Thinking it highly unlikely, I nevertheless ask the librarian, if they kept a record of recent titles that had been returned. But I'm afraid the question was met with a sorrowful shaking of the head. Well, not really too sorrowful, but for the sake of the narrative ....

I then wondered if there was any chance that some of the previous evening's returns might not have been yet shelved.

"Yes sire, maybe a few on the cart at the other end of the stacks."

Nearing said cart, I spied perhaps 8 books, and lo and behold , I recognized the one that I had returned. Mind you, I still have no clue of its title.

I opened it and found it. It being the bookmark, of course.

So, once again, the bookmark has returned to me, and I wonder just how many lives it might have.

As it were.

Tuesday, September 26, 2017

Vintage Automobiles

Ugh ... Car Shows. I don't know whether to love em or hate em. I mean to say that it's nice to see them, but when they are packed close together in rows with people around, getting good shots isn't easy. In fact, it might even be impossible.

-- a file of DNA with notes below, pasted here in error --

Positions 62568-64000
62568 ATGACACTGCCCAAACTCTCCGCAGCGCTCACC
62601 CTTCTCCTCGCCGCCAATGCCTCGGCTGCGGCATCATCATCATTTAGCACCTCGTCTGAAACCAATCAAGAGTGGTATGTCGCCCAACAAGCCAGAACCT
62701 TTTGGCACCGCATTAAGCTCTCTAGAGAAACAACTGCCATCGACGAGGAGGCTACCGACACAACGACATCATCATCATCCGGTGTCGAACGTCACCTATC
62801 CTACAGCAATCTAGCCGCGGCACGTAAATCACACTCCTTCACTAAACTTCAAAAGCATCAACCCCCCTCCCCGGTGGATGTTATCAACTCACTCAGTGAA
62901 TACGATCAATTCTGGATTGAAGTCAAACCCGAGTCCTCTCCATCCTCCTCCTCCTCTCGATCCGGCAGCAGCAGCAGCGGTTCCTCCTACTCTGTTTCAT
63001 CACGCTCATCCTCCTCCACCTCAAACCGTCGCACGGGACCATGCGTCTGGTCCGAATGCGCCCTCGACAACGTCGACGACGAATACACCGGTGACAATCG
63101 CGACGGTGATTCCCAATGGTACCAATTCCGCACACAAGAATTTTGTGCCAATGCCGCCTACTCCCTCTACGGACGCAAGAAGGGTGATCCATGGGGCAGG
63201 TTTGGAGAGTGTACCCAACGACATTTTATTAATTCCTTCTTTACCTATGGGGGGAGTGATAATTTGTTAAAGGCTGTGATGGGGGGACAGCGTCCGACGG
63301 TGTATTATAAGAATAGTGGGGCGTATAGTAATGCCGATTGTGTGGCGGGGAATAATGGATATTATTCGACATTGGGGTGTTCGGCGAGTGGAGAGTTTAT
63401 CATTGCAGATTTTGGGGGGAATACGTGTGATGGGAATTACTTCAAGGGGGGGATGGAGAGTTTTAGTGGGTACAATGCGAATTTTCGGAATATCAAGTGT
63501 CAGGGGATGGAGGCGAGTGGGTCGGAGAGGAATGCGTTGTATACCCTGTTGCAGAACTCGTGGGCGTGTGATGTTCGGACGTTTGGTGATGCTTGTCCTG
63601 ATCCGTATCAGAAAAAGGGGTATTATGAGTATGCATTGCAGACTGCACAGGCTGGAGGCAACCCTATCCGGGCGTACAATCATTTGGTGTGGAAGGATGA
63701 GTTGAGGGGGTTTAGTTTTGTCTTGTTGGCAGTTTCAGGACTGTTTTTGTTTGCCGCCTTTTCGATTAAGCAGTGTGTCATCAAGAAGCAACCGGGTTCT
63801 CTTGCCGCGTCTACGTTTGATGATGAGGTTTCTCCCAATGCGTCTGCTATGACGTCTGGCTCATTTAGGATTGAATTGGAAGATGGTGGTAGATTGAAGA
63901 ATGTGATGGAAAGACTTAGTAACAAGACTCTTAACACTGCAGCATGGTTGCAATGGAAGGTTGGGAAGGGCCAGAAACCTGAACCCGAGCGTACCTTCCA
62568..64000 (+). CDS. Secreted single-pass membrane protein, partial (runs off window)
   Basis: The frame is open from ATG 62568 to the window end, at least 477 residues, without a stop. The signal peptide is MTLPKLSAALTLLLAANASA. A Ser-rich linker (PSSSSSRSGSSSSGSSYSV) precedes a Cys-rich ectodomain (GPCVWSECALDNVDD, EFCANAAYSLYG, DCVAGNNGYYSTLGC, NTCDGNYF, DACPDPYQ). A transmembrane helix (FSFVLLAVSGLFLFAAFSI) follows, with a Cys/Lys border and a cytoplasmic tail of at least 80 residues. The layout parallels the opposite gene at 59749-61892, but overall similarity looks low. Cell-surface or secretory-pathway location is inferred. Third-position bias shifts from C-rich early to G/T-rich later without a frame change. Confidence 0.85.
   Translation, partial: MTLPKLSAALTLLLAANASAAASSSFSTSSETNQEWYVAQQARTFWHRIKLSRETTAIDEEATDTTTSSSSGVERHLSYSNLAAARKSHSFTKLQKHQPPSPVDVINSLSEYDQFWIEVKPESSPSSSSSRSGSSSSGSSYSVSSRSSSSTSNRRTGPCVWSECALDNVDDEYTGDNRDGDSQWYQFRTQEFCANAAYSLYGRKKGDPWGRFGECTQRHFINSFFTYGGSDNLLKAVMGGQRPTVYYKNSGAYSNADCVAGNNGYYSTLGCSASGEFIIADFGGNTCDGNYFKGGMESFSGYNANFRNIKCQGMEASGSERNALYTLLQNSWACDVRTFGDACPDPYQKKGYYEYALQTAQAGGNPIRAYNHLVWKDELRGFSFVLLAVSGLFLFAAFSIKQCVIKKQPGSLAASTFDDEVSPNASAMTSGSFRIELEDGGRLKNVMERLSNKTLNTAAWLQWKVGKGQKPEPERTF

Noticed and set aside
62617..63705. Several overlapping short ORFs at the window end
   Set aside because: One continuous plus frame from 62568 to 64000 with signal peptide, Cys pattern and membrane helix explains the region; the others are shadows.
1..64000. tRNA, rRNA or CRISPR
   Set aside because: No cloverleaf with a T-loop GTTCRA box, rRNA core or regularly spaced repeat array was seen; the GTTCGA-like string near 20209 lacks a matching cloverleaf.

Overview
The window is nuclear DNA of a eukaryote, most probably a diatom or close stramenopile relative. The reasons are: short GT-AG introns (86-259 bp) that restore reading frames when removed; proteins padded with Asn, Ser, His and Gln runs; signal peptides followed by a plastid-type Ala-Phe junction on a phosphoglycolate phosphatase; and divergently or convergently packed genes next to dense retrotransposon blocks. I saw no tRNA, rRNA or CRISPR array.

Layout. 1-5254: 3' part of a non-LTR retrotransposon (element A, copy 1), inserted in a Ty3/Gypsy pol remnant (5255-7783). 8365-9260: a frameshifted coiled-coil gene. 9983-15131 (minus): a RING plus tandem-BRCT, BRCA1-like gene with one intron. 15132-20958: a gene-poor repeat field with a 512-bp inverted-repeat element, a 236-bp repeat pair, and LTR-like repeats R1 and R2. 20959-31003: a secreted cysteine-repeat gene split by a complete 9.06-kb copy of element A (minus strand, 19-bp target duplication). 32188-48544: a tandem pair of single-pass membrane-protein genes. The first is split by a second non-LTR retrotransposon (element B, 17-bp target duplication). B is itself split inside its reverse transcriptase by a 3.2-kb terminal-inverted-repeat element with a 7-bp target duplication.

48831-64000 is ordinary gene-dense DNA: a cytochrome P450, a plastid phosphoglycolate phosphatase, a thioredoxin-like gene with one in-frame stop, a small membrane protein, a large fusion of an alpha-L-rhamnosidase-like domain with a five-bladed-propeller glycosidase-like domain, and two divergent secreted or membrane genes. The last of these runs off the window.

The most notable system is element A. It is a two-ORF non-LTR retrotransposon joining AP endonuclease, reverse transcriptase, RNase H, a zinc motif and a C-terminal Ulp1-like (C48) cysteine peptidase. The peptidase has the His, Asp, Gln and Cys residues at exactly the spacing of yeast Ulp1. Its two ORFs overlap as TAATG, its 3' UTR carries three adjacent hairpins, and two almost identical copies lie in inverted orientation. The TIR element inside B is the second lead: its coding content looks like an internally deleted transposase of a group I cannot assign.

And when it is also sunny and glarey, well ... ugh again.

It wasn't a show this weekend, but a cavalcade of vintage cars stopped here for about on hour on the weekend.

I had to show up, and the cars were great. The sun and the heat weren't great, but the cars were.

So one takes photos regardless of the conditions because that's what we do. Then, what I often try to do in editing is find a way to mute the background.

Usually I want to do this quickly, and by 'painting in' a texture I can kind of do it, and I also kind of like the effect at the same time. It's a workaround anyway.

In the next two, I worked at muting the background without applying a texture. It took quite a bit more time. The first one is so-so, but I like the second one better.

Monday, September 25, 2017

A Post In Which AC Gets Technical ... But It's Easy Stuff

I have two fixed lenses which I never use, except that I did use them last week on two separate woodsy strolls.

Why did I do this?

Well, sometimes a guy wants to open the aperture wider in order to get a blurrier background. The lens that I usually carry only opens to f4. I have a nifty fifty (50mm) lens that opens to f1.8 which allows the background to blur out more, which in turn focuses on the subject better.